Thomas Davis
(Abt 1805-1870/1870)
Ellen Nock
(1809-After 1891)
John Evans
(1819-1870)
Harriett Vaul
(1818-)
George Henry Davies
(1846-)
Elizabeth Evans
(Cir 1848-)

George H. Davis
(1871-)

 

Family Links

George H. Davis

  • Born: 1871, Silkstone, Yorkshire England

  General Notes:

married Elizabeth Evans

  Noted events in his life were:

source. & Paul Crozier @ genes

Resided. was at Norton Canes for 1871 census with Grandfather.
Norton Canes:
Norton Canes is situated in a slightly elevated position south-east of Cannock and just north of Watling Street. Little Wyrley adjoins it to the south-east. From the mid 19th century Norton Canes was largely a colliery village but it has a much older history.

The first element of the name 'Norton Canes' possibly means North Town because of its location in the north side of Watling Street. The second element is more difficult to explain. It may derive from the fact that its southern boundary in mediaeval times was the Gains Brook. There are later references to 'Gaynes' or 'Gains' in the area and this in itself may come from the name of a local landowner. Another view is that is a corruption of 'Cannock'. In the Domesday Book of 1086 it was called Nortone and was then part of the lands of the Bishop of Lichfield.

In 1380, 37 people were assessed for the payment of the poll tax in Norton Canes (then called Norton iuxta Cannock or Norton next to Cannock) and in Wyrley. Among the farmers, servants, labourers and their wives is also recorded a cooper. By 1666 when the Hearth Tax was assessed, 27 households were recorded in Norton and 23 in Wyrley. A further 11 households were not assessed for the tax. The largest house in Norton Canes belonged to the minister and the largest in Little Wyrley to the Fowke family. This would have been Little Wyrley Hall. By 1851, 755 persons were recorded in Norton Canes and Little Wyrley

Little Wyrley Hall has a timber-framed core which is early Tudor in date. The house was later encased in brick and was added to in 1660 and in 1691. There was later work in 1820 on some features such as windows and gables. The house has many fine architectural features. Its architectural history was featured in two consecutive articles in "Country Life" in February 1952 which are available for consultation in the William Salt Library, Stafford.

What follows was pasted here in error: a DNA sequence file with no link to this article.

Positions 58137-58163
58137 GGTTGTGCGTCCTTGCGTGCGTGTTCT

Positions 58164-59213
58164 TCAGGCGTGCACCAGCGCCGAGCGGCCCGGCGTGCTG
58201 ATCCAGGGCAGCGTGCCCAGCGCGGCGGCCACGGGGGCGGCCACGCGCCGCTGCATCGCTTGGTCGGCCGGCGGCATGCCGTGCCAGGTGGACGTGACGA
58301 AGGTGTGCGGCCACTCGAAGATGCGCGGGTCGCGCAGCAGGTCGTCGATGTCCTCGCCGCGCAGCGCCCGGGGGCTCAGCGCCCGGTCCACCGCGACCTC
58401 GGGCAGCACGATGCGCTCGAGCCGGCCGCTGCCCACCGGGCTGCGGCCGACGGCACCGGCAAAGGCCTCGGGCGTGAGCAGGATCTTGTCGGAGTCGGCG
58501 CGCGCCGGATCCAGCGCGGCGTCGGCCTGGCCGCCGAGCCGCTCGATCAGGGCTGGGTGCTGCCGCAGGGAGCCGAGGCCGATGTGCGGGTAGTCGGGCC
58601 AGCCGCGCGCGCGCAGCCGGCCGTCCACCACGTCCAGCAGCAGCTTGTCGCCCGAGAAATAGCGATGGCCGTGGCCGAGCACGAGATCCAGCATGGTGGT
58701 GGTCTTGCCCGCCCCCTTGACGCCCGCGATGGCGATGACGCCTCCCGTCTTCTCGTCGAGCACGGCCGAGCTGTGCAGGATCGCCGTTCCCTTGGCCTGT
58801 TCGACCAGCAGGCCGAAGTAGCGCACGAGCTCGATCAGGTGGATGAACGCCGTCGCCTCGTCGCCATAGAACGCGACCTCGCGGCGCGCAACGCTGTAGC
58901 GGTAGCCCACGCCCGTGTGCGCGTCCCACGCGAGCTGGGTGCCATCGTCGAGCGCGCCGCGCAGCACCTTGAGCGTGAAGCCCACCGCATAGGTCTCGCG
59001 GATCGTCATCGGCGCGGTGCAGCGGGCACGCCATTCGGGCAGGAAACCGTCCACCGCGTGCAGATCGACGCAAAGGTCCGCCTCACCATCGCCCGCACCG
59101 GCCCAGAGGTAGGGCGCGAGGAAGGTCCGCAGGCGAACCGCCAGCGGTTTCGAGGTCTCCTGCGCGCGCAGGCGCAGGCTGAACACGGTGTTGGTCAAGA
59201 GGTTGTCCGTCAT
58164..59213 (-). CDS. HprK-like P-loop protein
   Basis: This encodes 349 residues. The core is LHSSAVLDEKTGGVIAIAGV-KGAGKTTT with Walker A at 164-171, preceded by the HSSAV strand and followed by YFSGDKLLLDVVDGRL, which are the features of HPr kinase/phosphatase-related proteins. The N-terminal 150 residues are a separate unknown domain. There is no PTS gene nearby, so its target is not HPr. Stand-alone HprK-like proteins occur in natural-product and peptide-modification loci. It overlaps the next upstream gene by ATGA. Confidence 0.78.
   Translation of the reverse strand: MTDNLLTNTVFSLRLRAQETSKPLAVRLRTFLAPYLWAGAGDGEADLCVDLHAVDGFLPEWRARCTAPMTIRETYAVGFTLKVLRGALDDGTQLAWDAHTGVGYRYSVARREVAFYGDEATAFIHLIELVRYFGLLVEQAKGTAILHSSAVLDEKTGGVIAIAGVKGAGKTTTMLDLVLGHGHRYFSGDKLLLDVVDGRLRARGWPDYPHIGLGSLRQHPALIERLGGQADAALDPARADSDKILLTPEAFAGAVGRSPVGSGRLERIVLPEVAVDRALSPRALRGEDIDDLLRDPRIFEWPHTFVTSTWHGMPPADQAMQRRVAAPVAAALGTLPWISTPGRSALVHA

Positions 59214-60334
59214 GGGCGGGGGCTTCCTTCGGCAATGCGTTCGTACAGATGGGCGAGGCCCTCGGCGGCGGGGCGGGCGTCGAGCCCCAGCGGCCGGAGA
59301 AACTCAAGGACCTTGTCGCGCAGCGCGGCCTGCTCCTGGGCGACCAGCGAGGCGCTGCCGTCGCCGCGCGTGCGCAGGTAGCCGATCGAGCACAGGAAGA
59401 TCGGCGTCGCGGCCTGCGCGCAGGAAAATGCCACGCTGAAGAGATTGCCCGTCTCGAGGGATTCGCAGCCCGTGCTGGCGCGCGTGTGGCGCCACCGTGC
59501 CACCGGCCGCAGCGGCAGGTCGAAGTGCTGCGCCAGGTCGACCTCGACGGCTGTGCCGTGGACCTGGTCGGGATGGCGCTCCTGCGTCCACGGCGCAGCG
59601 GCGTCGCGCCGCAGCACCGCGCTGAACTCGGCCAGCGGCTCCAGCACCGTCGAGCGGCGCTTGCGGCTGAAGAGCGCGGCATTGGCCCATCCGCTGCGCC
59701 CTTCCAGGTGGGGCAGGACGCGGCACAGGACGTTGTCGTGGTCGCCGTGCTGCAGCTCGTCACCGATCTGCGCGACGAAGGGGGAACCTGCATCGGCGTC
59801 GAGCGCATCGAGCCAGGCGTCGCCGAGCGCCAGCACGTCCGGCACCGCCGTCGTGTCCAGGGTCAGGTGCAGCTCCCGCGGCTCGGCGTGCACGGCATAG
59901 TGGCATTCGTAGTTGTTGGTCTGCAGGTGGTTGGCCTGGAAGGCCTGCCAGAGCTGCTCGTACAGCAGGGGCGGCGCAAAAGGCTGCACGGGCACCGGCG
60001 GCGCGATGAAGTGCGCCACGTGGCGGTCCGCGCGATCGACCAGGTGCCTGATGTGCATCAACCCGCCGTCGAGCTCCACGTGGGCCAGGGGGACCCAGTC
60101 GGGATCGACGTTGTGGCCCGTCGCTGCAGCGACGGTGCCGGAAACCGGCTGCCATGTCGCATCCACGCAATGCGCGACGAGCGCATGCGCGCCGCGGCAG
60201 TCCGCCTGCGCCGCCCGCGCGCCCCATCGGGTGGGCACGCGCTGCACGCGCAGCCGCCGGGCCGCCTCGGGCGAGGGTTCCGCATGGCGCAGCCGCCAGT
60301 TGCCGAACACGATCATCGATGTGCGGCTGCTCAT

The parish church at Norton Canes is dedicated to St James the Great. The mediaeval church building appears to have been rebuilt in the late 17th century. This was replaced in 1832. There is a drawing of the 1832 church in the William Salt Library. An extensive restoration and extension of the church was begun during the 1870s but this was subsequently destroyed in a fire very soon after completion. The walls were re-used when the church was quickly rebuilt in 1888 in stone with a red tiled roof. The cost of rebuilding was 2,478. The bells survived the fire. Five of these were presented by Miss Hussey in 1887 and a sixth was added by Mrs MacPherson of Wyrley Grove in 1906.

In addition there were also Primitive Methodist chapels and a Wesleyan Methodist chapel in the village.

From the mid 19th century there was considerable development of coal mining on the Cannock Chase coalfield. For Norton Canes this meant the rapid development of communications in the vicinity as both canal and railway engineers struggled to keep up with the need to shift very large coal output from the coalfield. In 1840 the Anglesey Branch of the Wyrley and Essington Canal was built while in 1858 the Norton branch of the South Staffordshire Railway was constructed to carry ' mineral products' from the coalfield to the South Staffordshire towns and to Birmingham. The Cannock Extension Canal was also built in the late 1850s. Further railway development saw the building of the Norton branch of the LNWR in 1879 and increased production at Conduit No 3 Colliery after 1894 was to lead to the construction of a loop to Norton Canes in 1895.


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